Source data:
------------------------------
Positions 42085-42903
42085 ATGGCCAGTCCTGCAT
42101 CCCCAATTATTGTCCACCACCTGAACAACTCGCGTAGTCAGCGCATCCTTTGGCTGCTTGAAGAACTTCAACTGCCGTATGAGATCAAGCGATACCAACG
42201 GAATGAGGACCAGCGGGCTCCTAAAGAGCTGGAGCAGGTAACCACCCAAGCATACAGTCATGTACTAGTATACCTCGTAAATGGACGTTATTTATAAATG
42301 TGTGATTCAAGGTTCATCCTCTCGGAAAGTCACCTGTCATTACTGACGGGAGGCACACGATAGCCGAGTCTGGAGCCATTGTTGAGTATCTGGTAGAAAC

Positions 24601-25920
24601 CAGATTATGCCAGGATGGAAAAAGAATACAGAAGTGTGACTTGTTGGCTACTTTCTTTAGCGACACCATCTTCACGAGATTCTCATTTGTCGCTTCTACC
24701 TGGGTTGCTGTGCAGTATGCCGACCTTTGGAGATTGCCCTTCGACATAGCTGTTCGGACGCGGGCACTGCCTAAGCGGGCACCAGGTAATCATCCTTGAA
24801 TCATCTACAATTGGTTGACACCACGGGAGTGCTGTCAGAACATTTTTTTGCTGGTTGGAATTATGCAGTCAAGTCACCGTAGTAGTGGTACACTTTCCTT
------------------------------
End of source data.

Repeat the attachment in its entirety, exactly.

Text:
Positions 42085-42903
42085 ATGGCCAGTCCTGCAT
42101 CCCCAATTATTGTCCACCACCTGAACAACTCGCGTAGTCAGCGCATCCTTTGGCTGCTTGAAGAACTTCAACTGCCGTATGAGATCAAGCGATACCAACG
42201 GAATGAGGACCAGCGGGCTCCTAAAGAGCTGGAGCAGGTAACCACCCAAGCATACAGTCATGTACTAGTATACCTCGTAAATGGACGTTATTTATAAATG
42301 TGTGATTCAAGGTTCATCCTCTCGGAAAGTCACCTGTCATTACTGACGGGAGGCACACGATAGCCGAGTCTGGAGCCATTGTTGAGTATCTGGTAGAAAC

Positions 24601-25920
24601 CAGATTATGCCAGGATGGAAAAAGAATACAGAAGTGTGACTTGTTGGCTACTTTCTTTAGCGACACCATCTTCACGAGATTCTCATTTGTCGCTTCTACC
24701 TGGGTTGCTGTGCAGTATGCCGACCTTTGGAGATTGCCCTTCGACATAGCTGTTCGGACGCGGGCACTGCCTAAGCGGGCACCAGGTAATCATCCTTGAA
24801 TCATCTACAATTGGTTGACACCACGGGAGTGCTGTCAGAACATTTTTTTGCTGGTTGGAATTATGCAGTCAAGTCACCGTAGTAGTGGTACACTTTCCTT